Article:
Space the cloves about 3 to 4 inches apart and push them into the soil with the pointy end up. This space is important if you want your garlic to form large, full heads. The base of the clove (where the roots will sprout) needs to be about 3 inches deep.
The best time to plant garlic is around the first frost of fall. For more temperate climates, you can plant later into the winter as well.
Step 6: Mulch to Insulate
Once your garlic cloves have been planted, it’s time to insulate the soil.
In warmer climates, you may see some green growth from your garlic in containers throughout the winter. But in colder climates, planting garlic this early is all about forcing the cloves into a dormancy period that will supercharge their growth in the spring. Cold temperatures are key to forcing these garlic bulbs to go dormant, but you’ll need to protect your cloves from getting too cold.
Start by covering the top of the soil with a thick layer of straw or dead leaves. This should be enough to protect your garlic through fall. If you experience a very frigid winter, you’ll want to insulate the pot as well by wrapping it in bubble wrap or piling up leaves or straw around it.
Step 7: Place the Pot for Winter
In areas that don’t experience a harsh winter, place your pot in a sunny location and remember to water it frequently. You should see garlic sprouts within a couple of weeks.
For colder climates, find a sheltered area next to your house to overwinter your pot. Your garlic will not grow in the winter months so sunshine is not important. If you experience very cold periods, you may want to place your pot in a shed or unheated garage to protect your cloves.
Step 8: Water, Feed, and Relocate When Needed
While your cloves will not grow while dormant, they will still need some moisture to stay alive. Check the soil every few weeks in the winter to assure it is moist and water if not. For dry winters or pots sheltered out of the elements, you may need to water more frequently.
For actively growing plants in warmer climates, you’ll need to water much more often.
Once the weather begins to change in the spring, it’s time to move your pot out of hibernation and place it in a sunny location that gets at least 6 hours of sun per day. Remove the mulch layer on top and the insulating layers around the pot. Add another round of fertilizer and water well.
Step 9: Continue Care Until It’s Time to Harvest
Garlic is a hardy plant and will sprout early in the season. Continue to water as needed to keep the soil moist but not soggy.
For hardneck varieties, you’ll want to snip the scape (the curly flower stalk) that will develop in early summer. This will divert resources back to the bulb to grow larger cloves and an overall bigger head of garlic. Four to six weeks after the scapes appear, your garlic is ready to harvest.
For softneck varieties that don’t form garlic scapes, knowing when to harvest can be a little trickier. One of the easiest ways is to watch the leaves. Once half of the mature leaves have yellowed, the garlic bulb is ready to pick.
This trick of waiting for half the leaves to die also works with hardneck varieties if you forget to start your countdown after the scape forms. This usually happens around mid-summer. For softneck varieties, the leaves will begin to die back between mid-spring to mid-summer.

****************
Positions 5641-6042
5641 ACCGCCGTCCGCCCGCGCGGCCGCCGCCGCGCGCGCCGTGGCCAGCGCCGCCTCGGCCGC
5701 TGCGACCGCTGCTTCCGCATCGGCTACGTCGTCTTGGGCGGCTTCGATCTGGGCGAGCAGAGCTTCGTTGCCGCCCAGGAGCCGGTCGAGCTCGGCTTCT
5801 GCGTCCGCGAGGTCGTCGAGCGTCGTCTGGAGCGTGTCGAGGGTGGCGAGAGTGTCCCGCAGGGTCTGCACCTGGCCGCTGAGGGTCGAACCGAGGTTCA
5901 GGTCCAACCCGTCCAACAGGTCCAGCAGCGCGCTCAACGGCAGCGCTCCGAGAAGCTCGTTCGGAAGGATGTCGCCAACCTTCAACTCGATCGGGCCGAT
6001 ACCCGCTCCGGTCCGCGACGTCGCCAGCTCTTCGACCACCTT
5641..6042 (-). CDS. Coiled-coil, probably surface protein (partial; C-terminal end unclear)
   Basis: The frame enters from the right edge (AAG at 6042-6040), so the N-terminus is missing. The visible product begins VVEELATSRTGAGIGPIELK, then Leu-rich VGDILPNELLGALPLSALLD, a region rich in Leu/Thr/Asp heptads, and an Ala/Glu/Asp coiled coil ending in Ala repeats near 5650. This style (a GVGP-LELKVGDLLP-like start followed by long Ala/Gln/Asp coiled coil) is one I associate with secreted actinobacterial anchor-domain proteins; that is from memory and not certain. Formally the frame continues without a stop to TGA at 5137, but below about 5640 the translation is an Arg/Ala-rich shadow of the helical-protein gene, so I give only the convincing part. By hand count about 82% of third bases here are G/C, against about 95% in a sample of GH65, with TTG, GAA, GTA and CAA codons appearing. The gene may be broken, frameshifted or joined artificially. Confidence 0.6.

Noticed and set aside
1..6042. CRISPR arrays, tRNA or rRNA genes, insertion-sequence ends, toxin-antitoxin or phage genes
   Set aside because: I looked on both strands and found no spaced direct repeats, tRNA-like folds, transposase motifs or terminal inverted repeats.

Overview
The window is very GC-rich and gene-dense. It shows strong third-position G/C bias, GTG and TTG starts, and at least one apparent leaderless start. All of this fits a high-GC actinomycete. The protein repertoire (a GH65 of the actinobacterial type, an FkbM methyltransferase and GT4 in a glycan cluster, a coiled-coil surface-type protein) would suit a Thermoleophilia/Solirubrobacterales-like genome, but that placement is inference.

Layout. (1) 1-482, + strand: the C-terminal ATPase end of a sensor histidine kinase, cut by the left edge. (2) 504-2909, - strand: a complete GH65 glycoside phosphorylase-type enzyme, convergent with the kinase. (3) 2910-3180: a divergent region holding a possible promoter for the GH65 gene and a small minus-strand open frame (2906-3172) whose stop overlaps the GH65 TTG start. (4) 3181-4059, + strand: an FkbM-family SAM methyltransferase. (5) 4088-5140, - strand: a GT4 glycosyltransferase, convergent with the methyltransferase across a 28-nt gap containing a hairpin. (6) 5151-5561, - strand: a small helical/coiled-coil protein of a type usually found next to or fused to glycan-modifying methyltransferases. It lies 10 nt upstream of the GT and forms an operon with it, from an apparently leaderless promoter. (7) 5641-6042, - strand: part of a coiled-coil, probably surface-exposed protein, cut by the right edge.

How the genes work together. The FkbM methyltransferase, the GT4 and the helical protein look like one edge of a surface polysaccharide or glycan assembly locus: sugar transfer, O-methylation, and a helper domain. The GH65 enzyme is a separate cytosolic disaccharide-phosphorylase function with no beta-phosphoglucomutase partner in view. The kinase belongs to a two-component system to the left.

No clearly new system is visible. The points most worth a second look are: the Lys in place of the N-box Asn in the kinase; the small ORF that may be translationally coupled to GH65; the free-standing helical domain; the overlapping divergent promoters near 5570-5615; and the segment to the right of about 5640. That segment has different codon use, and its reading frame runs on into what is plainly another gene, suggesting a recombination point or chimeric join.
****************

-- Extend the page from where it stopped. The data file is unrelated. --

If you wait too long to harvest your garlic, the cloves will start to separate and the head won’t store as well. If you harvest too early, the bulbs will be small with a more concentrated garlicky flavor. So, timing is important.
How to Cure and Store Garlic
The trick to storing fresh garlic long-term is to dry it out first. You can do this pretty easily in your garage or cellar, or any cool, dry space.
Start by creating a drying rack. You can use an old screen or staple wire mesh to an old picture frame or wood pallet. Whatever you use, be sure plenty of air can get to your heads from above and below.
Set the drying rack on some cinder blocks or overturned buckets so that air can get beneath it. Then cut the tops off your harvested garlic and spread the heads out over the screen. Be sure there is some space between each bulb so they dry evenly.
Alternatively, you can leave the tops intact, braid the leaves, and use them to hang the garlic in the air.
Either way, after about 10 to 14 days, your homegrown garlic should be cured and ready for storage. You’ll know the garlic is cured when the outer paper is crispy and the center of the cut stem has hardened.
Store your cured garlic in a cool, dry, dark location. Placing them in a wire bowl in the pantry works well. Or, if your house tends to be on the hotter side, opt for the cellar or basement. Just be sure the heads get plenty of air so they don’t rot.
Try These Plants in Your Container Garden Next
Garlic can be a tricky plant to grow, whether in the ground or a pot. For some easier alternatives that just about anyone can grow on their porch or patio, we recommend these articles:
- Growing Carrots in Containers
- 9 Tips for Growing Prolific Cherry Tomatoes in Pots
- How to Grow Peppers in Pots
- The 10 Easiest Veggies to Grow in Pots
About the Author
Sara Seitz is a freelance writer and avid gardener brought up by generations of women with green thumbs. She loves the challenge of growing a variety of vegetables and incorporating them into her cooking. If Sara’s not on her computer, she’s out in the garden teaching her daughter the joys of playing in the dirt. More articles by Sara.